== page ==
My Body, My Choice: Why We Have To Stop Making Sex A Moral Discussion

by Lani Seelinger

I'm lactose intolerant. Ice cream made me sick so many times that I hate it now. Even the smell of an ice cream shop is slightly sickening to me. I won't eat it, and if anyone invites me for an ice cream, I politely decline.

I do like cake. I will always accept an invitation to go get cake.

It's my life, my body, and I can make decisions about what I want to put into it without worrying about judgment – well, for the most part. Sometimes people are suspicious when you say you can't eat ice cream.

No matter how much someone does or doesn't like it, though, they are not going to say I am morally wrong for choosing to go with the apple pie without the à la mode.

Which brings me closer to the point. The Public Religion Research Institute recently released poll results showing that for Millennials, homosexuality is more morally acceptable than casual sex.

Great. We're less homophobic than the generations before us, but we're also kind of into slut-shaming.

The results of the poll, though, as less homophobic as they may be, are still immaterial.

The problem is they asked for people to give moral evaluations of sex acts at all, and the grand majority of people surveyed decided to answer.

When can we finally stop talking about sex – in any of its forms – between two consenting adults as a moral issue?

Morality means something different to every human alive – and possibly even some animals. It's an intensely personal construction, something that governs many of our decisions and actions and generally the way we live our lives.

Maybe we get it from our parents, our teachers or our kindergarten experiences. Maybe we're born with it. Maybe we get it from our religion – although, contrary to popular belief, religion is far from the only source of it.

No matter where or what we each choose to base our moral compass on, most societies have the same golden rule: Do unto others as you would have them do unto you. Or, as my seventh grade teacher repeated a million times, it's never OK to be mean.

Can we all agree on that? That a fundamental tenant of being a moral person is to treat other people nicely?

Sex, of course, is one way of treating yourself and another person – or people – nicely. And if two or more adults – any two or more adults, in almost any situation – want to have sex with each other, or get married, or have a child, then why does morality have to come into play at all?

I would argue it doesn't. Sex is a fun thing to do. Yes, it can be intimate, it's how we reproduce, it can be deeply connected to emotions, but it doesn't have to be any of those things, and often, it's not.

If two guys like each other, they go out for dinner, one buys the other an ice cream, and then they go home and get it on, who is that hurting? If later they decide they want to get married and spend the rest of their lives together, who is it hurting then?

Certainly not me, despite the issue of the ice cream. It's not hurting you either, even if it offends your personal definition of what the construct of “marriage” is.

If you're trying to stand in the way of these two guys being happy in their personal lives, with their gay sex and their gay marriage, then, according to someone who doesn't have their moral compass shaped by some institution that has decided that homosexuality is wrong, you're actually the immoral one.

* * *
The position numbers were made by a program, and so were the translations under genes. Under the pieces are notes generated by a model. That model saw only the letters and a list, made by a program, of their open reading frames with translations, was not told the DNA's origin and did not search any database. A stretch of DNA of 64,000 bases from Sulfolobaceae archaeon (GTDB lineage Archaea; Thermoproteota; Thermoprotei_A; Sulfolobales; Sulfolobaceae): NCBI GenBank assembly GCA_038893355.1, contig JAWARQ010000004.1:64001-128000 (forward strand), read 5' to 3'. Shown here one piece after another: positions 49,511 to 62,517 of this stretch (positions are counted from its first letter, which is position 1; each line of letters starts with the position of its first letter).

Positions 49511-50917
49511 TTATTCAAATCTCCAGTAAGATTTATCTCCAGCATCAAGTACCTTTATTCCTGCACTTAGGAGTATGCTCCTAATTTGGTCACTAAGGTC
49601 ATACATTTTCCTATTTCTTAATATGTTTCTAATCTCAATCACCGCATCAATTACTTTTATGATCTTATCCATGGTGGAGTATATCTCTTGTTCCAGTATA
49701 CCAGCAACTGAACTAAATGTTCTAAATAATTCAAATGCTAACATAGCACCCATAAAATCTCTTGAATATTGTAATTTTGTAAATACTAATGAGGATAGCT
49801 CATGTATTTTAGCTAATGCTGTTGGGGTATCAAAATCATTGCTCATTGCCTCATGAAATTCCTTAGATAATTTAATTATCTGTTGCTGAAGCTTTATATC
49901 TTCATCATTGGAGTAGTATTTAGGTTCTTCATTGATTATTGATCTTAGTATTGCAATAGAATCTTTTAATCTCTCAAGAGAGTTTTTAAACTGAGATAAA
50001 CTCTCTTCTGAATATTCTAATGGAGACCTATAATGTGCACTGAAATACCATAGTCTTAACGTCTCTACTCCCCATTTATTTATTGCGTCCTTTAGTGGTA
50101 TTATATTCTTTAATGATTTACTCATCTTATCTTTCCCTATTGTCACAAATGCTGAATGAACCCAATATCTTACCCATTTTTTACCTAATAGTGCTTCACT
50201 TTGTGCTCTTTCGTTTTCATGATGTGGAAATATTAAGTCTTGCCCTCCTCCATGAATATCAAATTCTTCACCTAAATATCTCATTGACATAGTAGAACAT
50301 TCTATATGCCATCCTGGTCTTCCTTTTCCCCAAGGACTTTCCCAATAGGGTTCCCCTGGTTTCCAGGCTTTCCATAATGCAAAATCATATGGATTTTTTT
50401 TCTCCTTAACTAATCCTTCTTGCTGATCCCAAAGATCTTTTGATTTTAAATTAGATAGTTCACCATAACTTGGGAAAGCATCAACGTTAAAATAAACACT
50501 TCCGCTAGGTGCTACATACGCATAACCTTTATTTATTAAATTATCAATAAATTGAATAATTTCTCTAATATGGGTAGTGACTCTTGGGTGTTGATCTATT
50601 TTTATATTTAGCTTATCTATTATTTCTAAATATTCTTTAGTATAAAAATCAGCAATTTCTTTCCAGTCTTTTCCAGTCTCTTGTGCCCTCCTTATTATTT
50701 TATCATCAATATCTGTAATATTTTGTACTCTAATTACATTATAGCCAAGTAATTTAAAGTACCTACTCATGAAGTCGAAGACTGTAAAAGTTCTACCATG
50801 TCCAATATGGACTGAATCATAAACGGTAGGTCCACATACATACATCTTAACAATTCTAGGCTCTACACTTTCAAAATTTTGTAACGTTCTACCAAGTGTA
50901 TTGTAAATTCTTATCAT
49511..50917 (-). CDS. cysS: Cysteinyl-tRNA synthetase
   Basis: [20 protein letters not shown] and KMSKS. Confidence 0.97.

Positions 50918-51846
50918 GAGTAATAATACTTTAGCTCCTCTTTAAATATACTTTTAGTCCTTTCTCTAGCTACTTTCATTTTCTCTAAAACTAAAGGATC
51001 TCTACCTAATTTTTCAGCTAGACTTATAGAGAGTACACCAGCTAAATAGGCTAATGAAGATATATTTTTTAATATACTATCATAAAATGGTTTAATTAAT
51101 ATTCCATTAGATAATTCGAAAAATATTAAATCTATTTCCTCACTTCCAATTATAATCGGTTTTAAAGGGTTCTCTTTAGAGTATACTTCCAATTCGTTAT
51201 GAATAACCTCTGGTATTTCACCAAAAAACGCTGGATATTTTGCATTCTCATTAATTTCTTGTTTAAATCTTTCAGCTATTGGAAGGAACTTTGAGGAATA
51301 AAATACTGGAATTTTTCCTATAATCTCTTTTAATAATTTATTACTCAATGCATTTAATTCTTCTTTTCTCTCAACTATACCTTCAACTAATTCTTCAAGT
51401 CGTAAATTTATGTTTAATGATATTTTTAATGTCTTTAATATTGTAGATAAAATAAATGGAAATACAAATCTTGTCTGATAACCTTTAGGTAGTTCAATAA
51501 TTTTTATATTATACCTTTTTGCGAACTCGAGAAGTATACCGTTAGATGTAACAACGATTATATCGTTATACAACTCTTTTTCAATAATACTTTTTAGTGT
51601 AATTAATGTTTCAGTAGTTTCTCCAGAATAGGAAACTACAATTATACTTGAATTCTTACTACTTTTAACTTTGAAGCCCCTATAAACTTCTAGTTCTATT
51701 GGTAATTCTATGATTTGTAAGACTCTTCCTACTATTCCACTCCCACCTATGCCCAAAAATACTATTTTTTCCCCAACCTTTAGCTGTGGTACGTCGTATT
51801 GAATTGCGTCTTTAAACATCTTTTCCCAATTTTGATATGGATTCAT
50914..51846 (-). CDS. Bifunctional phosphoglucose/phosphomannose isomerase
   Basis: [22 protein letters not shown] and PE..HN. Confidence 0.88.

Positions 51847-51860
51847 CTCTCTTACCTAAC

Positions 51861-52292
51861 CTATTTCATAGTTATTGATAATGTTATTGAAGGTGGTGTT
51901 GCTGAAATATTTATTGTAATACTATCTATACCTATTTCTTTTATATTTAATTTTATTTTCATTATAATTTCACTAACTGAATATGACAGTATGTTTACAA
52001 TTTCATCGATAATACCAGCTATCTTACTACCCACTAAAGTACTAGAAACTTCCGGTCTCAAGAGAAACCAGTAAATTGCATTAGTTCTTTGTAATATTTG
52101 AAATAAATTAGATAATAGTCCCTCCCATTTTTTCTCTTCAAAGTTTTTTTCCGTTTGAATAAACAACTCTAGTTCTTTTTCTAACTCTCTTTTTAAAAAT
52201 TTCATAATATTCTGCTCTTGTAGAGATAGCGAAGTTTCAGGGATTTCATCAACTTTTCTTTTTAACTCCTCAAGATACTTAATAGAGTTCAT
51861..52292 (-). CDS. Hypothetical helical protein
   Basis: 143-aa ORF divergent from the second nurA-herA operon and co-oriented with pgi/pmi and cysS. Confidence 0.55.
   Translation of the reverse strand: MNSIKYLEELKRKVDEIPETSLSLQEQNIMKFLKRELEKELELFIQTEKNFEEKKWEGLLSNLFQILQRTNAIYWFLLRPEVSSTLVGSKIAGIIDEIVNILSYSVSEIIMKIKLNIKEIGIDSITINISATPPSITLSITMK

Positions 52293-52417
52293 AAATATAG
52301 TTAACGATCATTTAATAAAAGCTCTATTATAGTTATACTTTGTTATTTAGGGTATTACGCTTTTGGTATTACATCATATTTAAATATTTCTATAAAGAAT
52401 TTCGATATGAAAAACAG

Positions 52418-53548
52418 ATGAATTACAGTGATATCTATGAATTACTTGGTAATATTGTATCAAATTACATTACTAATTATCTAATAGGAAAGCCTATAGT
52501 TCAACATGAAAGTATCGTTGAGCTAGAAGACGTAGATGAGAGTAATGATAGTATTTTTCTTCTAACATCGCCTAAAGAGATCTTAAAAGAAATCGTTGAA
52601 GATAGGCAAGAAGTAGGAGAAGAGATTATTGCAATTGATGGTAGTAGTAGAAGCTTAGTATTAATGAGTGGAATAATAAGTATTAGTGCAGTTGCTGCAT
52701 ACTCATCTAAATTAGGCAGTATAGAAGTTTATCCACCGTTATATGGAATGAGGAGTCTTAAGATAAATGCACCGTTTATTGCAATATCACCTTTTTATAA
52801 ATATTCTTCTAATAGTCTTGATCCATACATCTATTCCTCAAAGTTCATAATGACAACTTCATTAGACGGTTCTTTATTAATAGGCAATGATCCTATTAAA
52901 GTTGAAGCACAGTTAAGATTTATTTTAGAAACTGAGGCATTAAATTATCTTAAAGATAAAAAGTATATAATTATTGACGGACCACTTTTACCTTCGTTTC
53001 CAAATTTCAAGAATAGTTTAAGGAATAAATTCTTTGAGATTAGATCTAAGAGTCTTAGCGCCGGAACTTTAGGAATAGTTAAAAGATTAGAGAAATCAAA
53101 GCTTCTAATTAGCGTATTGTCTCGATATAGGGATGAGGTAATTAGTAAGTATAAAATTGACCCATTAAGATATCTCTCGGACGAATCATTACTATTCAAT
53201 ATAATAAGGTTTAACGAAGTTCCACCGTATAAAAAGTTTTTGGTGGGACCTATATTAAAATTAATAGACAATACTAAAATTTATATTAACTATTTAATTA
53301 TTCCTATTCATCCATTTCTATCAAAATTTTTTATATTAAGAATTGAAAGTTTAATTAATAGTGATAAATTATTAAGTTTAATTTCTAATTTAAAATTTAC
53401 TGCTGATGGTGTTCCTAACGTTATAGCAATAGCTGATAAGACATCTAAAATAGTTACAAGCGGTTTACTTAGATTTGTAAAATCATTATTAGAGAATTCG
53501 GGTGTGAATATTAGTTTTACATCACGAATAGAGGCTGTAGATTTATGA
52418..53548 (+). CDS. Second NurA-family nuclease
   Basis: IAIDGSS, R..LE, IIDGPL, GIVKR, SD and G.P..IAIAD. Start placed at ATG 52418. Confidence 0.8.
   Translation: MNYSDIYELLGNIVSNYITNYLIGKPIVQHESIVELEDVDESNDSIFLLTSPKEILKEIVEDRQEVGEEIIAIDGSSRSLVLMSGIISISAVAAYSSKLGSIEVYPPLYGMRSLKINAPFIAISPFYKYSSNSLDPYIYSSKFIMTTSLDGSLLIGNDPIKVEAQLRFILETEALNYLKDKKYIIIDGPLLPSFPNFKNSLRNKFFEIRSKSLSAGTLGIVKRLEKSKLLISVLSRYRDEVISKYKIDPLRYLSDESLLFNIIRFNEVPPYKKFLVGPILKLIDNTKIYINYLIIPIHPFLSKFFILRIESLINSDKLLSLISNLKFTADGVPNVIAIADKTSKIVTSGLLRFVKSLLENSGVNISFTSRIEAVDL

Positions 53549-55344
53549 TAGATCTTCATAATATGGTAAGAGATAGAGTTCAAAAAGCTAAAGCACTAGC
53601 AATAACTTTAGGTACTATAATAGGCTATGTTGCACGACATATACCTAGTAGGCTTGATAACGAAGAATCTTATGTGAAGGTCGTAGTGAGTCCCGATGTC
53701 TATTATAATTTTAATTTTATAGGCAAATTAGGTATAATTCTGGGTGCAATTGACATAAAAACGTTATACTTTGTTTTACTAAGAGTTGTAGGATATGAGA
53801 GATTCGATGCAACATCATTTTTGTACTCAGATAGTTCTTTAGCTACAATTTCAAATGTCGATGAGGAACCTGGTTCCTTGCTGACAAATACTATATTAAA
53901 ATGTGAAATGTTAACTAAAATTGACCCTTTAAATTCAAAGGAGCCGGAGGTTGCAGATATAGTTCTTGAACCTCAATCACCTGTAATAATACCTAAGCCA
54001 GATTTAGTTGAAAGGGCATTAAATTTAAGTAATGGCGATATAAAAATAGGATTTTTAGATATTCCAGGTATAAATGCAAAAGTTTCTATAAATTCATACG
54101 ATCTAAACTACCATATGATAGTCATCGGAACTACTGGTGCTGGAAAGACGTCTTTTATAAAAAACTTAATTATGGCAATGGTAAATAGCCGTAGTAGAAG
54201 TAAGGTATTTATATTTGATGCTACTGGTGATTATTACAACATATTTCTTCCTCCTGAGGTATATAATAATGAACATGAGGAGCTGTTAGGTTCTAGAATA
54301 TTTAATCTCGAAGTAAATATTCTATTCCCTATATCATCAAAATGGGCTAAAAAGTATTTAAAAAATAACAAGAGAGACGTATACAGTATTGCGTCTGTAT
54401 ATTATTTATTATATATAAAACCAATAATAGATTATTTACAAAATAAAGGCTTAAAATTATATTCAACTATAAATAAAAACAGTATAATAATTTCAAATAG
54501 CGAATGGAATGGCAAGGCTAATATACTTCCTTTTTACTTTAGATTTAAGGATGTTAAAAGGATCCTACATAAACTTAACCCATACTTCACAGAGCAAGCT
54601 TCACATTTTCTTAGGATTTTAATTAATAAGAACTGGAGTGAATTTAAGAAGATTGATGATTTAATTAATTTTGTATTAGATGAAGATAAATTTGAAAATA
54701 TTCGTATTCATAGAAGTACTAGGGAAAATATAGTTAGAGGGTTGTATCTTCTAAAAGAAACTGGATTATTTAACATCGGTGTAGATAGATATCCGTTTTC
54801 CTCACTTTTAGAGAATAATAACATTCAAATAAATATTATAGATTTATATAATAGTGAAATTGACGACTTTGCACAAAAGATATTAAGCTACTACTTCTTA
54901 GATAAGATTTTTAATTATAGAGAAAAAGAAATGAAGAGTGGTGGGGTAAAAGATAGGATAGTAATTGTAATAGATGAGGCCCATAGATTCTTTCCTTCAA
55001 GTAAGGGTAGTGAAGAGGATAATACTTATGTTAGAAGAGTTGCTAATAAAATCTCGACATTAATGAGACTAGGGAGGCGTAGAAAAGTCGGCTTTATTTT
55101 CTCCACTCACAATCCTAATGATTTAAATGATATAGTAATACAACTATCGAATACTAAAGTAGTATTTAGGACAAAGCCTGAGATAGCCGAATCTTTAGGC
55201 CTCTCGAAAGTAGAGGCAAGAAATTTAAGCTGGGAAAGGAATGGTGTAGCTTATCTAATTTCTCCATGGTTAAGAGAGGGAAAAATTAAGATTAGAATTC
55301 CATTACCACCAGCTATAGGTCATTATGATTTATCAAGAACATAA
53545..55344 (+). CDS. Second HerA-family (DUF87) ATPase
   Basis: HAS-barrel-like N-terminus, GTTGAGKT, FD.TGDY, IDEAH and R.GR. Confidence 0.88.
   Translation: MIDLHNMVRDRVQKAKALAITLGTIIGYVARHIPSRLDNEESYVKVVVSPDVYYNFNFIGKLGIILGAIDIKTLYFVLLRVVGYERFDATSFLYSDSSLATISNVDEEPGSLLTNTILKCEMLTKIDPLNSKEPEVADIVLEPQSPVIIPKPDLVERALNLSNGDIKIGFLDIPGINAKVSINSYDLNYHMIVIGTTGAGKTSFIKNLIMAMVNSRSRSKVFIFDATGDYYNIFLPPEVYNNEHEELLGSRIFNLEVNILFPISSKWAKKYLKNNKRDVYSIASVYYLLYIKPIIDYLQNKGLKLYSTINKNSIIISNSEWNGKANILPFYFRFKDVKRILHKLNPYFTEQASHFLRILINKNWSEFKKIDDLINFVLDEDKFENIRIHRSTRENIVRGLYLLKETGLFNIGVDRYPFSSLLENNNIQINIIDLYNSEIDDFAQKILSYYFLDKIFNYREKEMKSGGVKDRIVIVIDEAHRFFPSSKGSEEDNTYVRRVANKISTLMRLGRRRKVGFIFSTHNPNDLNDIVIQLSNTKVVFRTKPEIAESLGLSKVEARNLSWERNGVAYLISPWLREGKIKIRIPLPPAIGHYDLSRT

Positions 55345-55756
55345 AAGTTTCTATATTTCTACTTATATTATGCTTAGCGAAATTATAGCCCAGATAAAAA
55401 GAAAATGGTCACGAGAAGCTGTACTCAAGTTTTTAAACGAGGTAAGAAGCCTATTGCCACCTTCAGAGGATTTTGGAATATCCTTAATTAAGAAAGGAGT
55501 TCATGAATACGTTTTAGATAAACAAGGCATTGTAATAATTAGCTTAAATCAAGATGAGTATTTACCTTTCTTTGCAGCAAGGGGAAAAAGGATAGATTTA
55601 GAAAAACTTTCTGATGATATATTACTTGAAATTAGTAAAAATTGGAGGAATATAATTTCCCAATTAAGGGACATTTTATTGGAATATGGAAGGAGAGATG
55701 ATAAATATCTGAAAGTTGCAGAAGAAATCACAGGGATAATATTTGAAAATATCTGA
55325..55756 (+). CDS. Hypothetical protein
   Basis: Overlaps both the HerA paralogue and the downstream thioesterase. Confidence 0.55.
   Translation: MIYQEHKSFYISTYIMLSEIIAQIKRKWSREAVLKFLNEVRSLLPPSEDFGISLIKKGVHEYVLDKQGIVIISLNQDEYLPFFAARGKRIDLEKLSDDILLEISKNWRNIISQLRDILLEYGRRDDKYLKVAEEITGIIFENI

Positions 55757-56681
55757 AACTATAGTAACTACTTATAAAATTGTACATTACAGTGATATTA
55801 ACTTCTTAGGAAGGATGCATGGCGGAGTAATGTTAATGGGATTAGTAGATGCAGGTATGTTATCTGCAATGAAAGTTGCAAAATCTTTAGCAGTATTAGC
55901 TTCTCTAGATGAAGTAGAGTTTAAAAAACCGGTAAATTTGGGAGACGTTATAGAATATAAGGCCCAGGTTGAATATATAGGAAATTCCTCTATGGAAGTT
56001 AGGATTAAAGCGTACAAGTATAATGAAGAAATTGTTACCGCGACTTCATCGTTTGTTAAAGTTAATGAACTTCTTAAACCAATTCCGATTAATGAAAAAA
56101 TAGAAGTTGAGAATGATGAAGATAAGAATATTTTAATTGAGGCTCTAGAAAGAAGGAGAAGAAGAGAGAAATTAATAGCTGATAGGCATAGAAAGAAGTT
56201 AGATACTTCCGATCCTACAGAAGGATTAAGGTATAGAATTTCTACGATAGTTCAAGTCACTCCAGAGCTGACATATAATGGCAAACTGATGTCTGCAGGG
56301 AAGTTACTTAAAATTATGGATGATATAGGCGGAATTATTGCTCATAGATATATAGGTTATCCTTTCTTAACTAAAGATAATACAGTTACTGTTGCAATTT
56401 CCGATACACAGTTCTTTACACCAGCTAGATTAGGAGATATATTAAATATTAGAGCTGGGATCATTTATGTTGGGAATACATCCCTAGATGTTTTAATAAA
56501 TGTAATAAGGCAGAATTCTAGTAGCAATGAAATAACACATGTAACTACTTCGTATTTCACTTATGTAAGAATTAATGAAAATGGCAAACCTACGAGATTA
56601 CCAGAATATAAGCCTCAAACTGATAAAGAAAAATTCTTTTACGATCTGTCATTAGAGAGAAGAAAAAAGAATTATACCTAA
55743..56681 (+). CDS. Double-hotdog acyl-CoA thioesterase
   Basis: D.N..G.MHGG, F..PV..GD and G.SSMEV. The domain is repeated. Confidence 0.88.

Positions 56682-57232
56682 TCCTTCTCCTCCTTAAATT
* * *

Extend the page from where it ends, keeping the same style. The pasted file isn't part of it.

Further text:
That hits on the major problem. Somewhere over the years, much of Western society conflated religion – specifically the Christian religion – with morality. Christianity, if you haven't noticed, has a lot to say about what you do or don't do in the bedroom.

This has wreaked absolute havoc in so many areas for so many centuries – forcing the female libido into suppression and ridiculing (or worse!) women who choose to embrace their sexuality.

It's created a blockade of taboos surrounding the most natural of human urges. And, of course, resulted in a lack of equal rights or recognition to anyone whose sexuality strays from strict heterosexuality.

Clearly, this isn't everyone's version of morality, and it's about time we starting recognizing that.

Two women hooking up doesn't hurt society. A couple of college students having a one-night stand doesn't harm anyone, as long as they use protection. Masturbation, always an enemy of the church, actually has proven health benefits.

I could go on, but you get the point. One person's idea of fun has nothing to do with another's idea of morality, as long as no one gets hurt.

Live and let live. Be nice. Go sleep with whomever you want to, however you want to, and let everyone else do the same.

I would be thrilled if I never saw an ice cream shop ever again. But I wouldn't want to live in a world without ice cream because it would take away so much pleasure, comfort and happiness from so many people. And what kind of moral person would ever want to do that?

Citations: For millennials homosexuality more acceptable than casual sex (The Washington Post), HOW RACE AND RELIGION SHAPE MILLENNIAL ATTITUDES ON SEXUALITY AND REPRODUCTIVE HEALTH (Public Religion Research Institute ), Science Seat Where morals come from (CNN), Animals Are Moral Creatures Scientist Argues (LiveScience), Do Babies Have a Moral Compass Debate Heats Up (LiveScience), BEYOND RED VS BLUE THE POLITICAL TYPOLOGY Section 5 Views on Religion the Bible Evolution and Social Issues (Pew Research Center), Religion Doesnt Make People More Moral Study Finds (LiveScience), Universalizability and the Golden Rule (Texas A M University Department of Philosophy), Does Religion Oppress Women? (The New York Times ), Masturbation (Planned Parenthood)